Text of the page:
When you ran the script to create the TRANS_PROC procedure, you received a return message stating “Warning: Procedure created with compilation errors,” which is Oracle’s way of telling you that the procedure has been created and logged into the data dictionary, but you cannot use it because it has one or more errors in the code. This is helpful to an extent, but it would obviously help to be able to see the errors and know where they were. This can be accomplished by entering the command SHOW ERROR after the procedure code has run. All of the errors in the code or related to the procedure will be listed starting with the upper most error in the code and progressing to the last one. In the TRANS_PROC procedure, there is a single error and it deals with one that happens very often when first writing PL/SQL code. The diagram and explanation below will hopefully give you some insight into how the debugging process is handled, and it will help you get rid of the error in your code so that you can recompile it.

An example to consider

In the following example, the error message is not as straightforward as the previous one was. In this case the actual error is in line 99 and the problem is that there is a semicolon missing at the end of the assignment statement. Notice that the line reference points to line 102 where the next actual statement beings. In this case the actual error is on the previous line of code.

 98        V_ITEM_NUMBER     := SUBSTR(V_INPUT, 12,5);_x000D_
 99        V_TRANS_DATE2     := TO_DATE((SUBSTR(V_INPUT, 17, 8)), 'DDMMYYYY') <--- Error is actually here_x000D_
100  _x000D_
101        --insert into trans_verifty table_x000D_
102        INSERT INTO TRANS_OUTSTANDING   <--- Error message is pointing to this line_x000D_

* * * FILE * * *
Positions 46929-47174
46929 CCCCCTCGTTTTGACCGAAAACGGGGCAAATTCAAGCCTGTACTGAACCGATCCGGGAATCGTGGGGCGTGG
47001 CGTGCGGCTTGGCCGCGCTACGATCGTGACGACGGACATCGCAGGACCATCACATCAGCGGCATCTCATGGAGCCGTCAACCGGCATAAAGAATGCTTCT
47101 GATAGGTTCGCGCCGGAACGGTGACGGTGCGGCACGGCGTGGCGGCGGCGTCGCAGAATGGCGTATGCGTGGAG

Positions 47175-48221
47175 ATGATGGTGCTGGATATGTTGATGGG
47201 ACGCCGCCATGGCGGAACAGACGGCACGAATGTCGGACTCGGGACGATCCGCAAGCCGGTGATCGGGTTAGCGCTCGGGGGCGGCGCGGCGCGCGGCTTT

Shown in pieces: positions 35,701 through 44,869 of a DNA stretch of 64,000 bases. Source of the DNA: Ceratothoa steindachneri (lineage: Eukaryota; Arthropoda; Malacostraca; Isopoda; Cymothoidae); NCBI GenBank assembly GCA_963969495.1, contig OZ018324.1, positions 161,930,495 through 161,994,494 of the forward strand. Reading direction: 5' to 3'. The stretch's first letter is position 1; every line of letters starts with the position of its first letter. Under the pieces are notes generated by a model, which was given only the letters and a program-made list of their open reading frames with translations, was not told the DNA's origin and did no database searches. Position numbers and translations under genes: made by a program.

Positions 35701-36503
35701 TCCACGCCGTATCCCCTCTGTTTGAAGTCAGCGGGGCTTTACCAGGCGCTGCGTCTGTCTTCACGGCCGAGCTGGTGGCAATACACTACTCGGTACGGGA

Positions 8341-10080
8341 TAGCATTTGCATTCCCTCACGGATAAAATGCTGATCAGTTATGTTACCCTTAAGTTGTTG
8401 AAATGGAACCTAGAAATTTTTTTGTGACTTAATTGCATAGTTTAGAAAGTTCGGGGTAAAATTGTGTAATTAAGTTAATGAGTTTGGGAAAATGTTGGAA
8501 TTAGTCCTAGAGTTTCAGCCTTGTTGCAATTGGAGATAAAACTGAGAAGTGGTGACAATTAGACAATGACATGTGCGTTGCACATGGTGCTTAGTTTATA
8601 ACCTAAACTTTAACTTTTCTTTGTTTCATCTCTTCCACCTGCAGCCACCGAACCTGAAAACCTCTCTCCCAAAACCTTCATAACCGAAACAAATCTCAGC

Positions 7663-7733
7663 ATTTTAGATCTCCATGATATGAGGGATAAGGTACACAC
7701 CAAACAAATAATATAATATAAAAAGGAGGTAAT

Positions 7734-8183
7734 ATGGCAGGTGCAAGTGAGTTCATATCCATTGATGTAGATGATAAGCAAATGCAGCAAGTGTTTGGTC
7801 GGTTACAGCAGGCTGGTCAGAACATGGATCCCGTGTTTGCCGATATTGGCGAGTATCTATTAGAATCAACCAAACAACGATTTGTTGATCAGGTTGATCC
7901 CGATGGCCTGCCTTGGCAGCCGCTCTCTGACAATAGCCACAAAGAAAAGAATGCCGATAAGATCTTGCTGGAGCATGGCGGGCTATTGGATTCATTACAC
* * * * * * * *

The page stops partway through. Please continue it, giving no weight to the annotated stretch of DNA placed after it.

104      END LOOP;_x000D_
105  END;_x000D_
106  /_x000D_
Warning: Procedure created with compilation errors._x000D_
SQL> show error_x000D_
-------- -----------------------------------------------------------------_x000D_
102/7    PLS-00103: Encountered the symbol "INSERT" when expecting one of_x000D_
         the following:_x000D_
         . ( * % & = - + ; < / > at in is mod not rem_x000D_
         <an exponent (**)> <> or != or ~= >= <= <> and or like_x000D_
         between ||_x000D_
         The symbol ";" was substituted for "INSERT" to continue.

STEP 4: Testing the Procedures

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Along with the procedure in the stored procedures in the StoredProc.ZIP were three data files. Each of these data files is designed to test one of the three procedures. To test your procedures, you will want to create a test script that you can run in your Oracle session. This test script will generate an output file that you will then be able to turn in as the gradable item for this lab. The following is an example of what will be needed in each test script (you will want to create a separate script for each of the three procedures).

--YOUR NAME_x000D_
EXECUTE XML_PROC('SAI430_###_DIR', 'LAB2.XML');_x000D_

Notice that the path used for the spool file is pointing to the mapped Q: drive and your directory, while the path to the input file for the procedure is pointing to the Directory Object and not the mapped network drive (remember that the ### must be replaced with your individual number for your directory). In the one case, Oracle can see the mapped drive when it wants to create a spool file or run a script file in the normal manner. However, when using the UTL_FILE package as we are doing in these procedures, Oracle must be able to find the Directory Object that points to the actual file path that has your files for reading or that will be used to write files out to. When executing your procedures, you will always need to point to the Directory Object name within the parameter listing for the procedure call. To test the other two procedures, you will need to use the following information.

Important: If you run your test scripts more than once, you will need to delete the data inserted into the tables by the procedures each time before running the script. Failing to do this will cause the procedure to error with a ORA-00001: unique constraint violated error.

Testing SEQ_PROC:

  • Query the ORDER_ENTRY and ORDER_LINE tables before executing the procedure.
  • Query the ORDER_ENTRY and ORDER_LINE tables again (this time there should be data).

Testing the TRANS_PROC:

  • Query the TRANS_VERIFY and TRANS_OUTSTANDING tables before executing the procedure.
  • Query the TRANS_VERIFY and TRANS_OUTSTANDING tables again (this time there should be data).

When finished you should have three output files, one for each test created because you used the SPOOL command. Make sure that these files have data in them and that the data is correct (is it the same data that was on the input file?). These will be the files that you submit for grading.